There are a number of key decisions you’ll face as you complete a RACI chart. One of them will be the balance of power between Black Belts and teams. Black Belts are put in a delicate situation: On the one hand, they have a lot of knowledge that teams and line management can use to make the project a success. On the other hand, if they impose their knowledge on those they are supposedly helping, they’re sending the message that Lean Six Sigma means “do it my way.” As a rule, Black Belts should be positioned in the role of support staff, not decision makers, because they are not experts in, nor do they have any ongoing responsibility for, the work. (There’s more discussion on this issue in Chp 10.)

E Decisions Surrounding Infrastructure

Think of creating the Lean Six Sigma infrastructure the same way as you would starting a new company division from scratch. There are dozens of decisions to make; we’ll focus here on three that are particularly important or contentious:

  1. Whether the resources will be full-time or part-time
  2. Reporting relationships among the Lean Six Sigma resources and between them and line management
  3. Compensation tied to project results

1) Full-time or part-time resources

Ask anyone who’s been involved in Six Sigma deployments, and they’ll tell you that results come more quickly when Lean Six Sigma Black Belts are full-time because they can:

  • Concentrate their attention
  • Simultaneously coach a number of teams (which means improvement proceeds faster)
  • Spend their time applying tools to investigate the root causes of quality and speed problems (which is a challenge for team members who have only a fraction of a Black Belt’s training and can only devote some of their attention to the problem)
  • Quickly gain a lot of experience with improvement
  • Serve as neutral resources since they have no other current job affiliation (and therefore are the perfect type of coach for cross-functional teams)
  • Get results faster

Yet some service organizations balk at adopting a traditional Six Sigma infrastructure because they can’t afford to pull people out of their regular jobs to be full-time Black Belts. In fact, only one of the organizations profiled in Part I (Bank One) had their Black Belts (which they call internal consultants) working full-time from the beginning of their deployment; the others used part-time resources initially, but have already or are moving towards making at least some of them full-time.

“The risk of using part-time instead of full-time Black Belts is that their managers have no skin in the game and can more easily pull them back into their old jobs,” says Mike Joyce of Lockheed Martin. “We have found that this does not happen if the manager [understands] how Lean Six Sigma is solving his or her biggest problems.”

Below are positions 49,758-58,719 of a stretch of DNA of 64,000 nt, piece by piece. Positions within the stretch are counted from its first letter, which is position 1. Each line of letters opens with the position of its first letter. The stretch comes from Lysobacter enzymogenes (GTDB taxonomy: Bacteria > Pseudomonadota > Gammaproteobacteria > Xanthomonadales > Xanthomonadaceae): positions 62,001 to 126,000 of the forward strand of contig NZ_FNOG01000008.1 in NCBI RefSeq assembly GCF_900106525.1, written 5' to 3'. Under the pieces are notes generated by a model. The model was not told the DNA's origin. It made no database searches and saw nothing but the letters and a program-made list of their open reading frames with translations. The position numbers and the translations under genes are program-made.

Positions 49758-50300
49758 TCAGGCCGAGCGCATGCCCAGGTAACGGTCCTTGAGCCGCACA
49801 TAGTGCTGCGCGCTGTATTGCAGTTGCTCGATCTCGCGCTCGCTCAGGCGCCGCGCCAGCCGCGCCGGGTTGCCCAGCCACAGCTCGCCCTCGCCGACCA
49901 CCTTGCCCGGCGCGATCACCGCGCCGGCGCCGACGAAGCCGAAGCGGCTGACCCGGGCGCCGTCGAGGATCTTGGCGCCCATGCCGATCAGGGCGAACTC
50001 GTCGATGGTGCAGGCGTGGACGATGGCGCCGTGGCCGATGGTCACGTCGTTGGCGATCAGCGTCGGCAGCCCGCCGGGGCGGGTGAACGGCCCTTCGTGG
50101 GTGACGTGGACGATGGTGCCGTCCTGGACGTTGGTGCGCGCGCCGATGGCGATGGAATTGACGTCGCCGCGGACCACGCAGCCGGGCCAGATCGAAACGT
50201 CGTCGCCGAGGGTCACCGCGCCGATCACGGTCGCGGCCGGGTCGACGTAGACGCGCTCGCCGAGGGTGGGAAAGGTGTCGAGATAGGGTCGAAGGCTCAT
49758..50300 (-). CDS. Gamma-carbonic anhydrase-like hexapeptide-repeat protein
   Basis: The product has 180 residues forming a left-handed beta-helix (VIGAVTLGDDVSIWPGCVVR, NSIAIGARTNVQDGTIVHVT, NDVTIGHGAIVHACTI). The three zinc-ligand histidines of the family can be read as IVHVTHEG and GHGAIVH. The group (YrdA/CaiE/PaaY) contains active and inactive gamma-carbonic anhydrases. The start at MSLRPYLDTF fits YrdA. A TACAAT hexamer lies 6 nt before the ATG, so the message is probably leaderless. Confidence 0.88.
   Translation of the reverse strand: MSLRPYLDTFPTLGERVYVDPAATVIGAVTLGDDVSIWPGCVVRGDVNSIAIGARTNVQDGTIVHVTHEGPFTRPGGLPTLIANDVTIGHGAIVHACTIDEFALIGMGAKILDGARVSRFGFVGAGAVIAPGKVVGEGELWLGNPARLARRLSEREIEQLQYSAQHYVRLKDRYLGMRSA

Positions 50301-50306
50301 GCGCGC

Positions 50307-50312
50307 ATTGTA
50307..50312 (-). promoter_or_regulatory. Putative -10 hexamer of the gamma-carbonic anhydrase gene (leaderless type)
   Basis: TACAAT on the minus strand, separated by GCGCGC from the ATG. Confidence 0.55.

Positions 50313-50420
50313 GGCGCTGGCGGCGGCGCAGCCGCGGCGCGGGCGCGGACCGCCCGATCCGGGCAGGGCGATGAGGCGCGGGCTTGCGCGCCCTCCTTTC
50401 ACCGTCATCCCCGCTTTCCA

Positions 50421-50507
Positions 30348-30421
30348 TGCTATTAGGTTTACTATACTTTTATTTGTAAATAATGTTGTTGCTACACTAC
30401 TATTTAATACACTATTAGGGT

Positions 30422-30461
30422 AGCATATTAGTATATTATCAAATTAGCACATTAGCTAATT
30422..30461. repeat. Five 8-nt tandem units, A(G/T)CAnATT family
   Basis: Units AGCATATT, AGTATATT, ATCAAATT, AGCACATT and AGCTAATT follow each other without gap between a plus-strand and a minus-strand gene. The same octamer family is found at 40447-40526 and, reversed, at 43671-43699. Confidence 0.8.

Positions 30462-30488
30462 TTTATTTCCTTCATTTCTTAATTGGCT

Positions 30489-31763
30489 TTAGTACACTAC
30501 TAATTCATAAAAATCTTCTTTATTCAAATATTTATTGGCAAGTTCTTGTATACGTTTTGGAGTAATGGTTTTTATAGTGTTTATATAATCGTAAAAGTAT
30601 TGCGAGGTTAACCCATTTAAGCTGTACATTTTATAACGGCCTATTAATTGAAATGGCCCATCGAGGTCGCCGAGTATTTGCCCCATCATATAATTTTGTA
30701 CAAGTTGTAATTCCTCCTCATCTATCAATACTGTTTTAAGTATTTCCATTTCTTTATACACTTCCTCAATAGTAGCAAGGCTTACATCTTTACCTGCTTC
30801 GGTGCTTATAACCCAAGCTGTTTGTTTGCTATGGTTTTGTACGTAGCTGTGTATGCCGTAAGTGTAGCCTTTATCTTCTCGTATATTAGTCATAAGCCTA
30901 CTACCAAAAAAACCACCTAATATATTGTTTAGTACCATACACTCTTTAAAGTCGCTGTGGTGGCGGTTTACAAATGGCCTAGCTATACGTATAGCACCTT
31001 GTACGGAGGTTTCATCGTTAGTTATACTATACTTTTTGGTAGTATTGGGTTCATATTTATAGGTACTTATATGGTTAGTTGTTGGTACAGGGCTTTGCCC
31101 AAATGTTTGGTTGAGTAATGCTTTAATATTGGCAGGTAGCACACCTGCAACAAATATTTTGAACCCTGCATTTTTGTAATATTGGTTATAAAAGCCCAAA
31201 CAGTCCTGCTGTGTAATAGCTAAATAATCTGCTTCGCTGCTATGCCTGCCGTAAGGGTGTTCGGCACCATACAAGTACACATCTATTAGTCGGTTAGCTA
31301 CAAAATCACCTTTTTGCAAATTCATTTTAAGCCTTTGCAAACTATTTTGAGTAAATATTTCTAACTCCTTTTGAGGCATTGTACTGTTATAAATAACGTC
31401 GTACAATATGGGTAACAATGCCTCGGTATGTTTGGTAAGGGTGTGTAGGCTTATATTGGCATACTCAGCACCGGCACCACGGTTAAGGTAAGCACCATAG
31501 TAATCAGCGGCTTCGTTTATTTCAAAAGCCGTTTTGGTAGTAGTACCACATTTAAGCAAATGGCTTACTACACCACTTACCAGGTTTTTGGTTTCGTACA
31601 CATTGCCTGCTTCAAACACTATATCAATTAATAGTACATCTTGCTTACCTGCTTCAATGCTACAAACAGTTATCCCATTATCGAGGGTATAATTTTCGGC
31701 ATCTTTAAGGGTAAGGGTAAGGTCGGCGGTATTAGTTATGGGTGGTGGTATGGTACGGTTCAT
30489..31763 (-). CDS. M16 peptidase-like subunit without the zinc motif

Another risk, pointed out by Roger Hirt of Fort Wayne, is that part-time Black Belts usually work on projects within their work area—which means you lose the “outside eye” that happens when full-time Black Belts are brought into an unfamiliar area. “When you’re working on a process that’s self-contained within one organization or function, it always makes good sense to have someone who does not really have a stake in the process and may not even be an expert come in and shake up the dynamics a little bit,” says Hirt. “They can ask questions that sometimes may seem like dumb questions, and they may see things that are not real obvious to folks that are the experts because they don’t have any stake in the existing process.”

That said, it must be acknowledged that the organizations profiled in this book don’t see the lack of full-time Black Belts as an excuse to not move forward—and have proven that a lot can be done with part-time resources. At Lockheed Martin’s Naval Electronics Surveillance System’s group in Moorestown, New Jersey, for example, all the Black Belts were part-time at first. They have started moving some of these people into full-time Black Belt positions as a result of the gains achieved, which have provided not only a strong financial incentive for focusing more on Lean Six Sigma, but also greater flexibility in staffing (currently, 9 of their 65 Black Belts are full time) with most reporting to their functional organizations. At the end of 2002, Fort Wayne had no full-time Black Belts; all of their Black Belts spent only 10-20% of their time on projects. As Roger Hirt will tell you, results come a lot slower… but you do get results and you do get started. Stanford had full-time trainers and coaches only in the first few years of its quality initiative; in later years, managerial staff often served as team facilitators in addition to their regular jobs.

These decisions also impact your expectations about how much work a Black Belt could or should handle. Obviously, a full-time Black Belt could be expected to support more projects than a part-time Black Belt; or you can still assign them to only one or two projects and shorten the time frame of when you expect results.

Bottom-line: Having full-time Champions and Black Belts sends a strong message that leadership is truly committed to making Lean Six Sigma work. More importantly, full-time Black Belts and Champions will pay for themselves more quickly than those who are part-time. You should work to convince your P&L managers that they are not “losing” their employees who move into full-time Lean Six Sigma positions. Rather—and generally for the first time—these resources are being used to create a critical mass of trained resources who will help achieve P&L goals by working on the value streams with the greatest potential for creating value.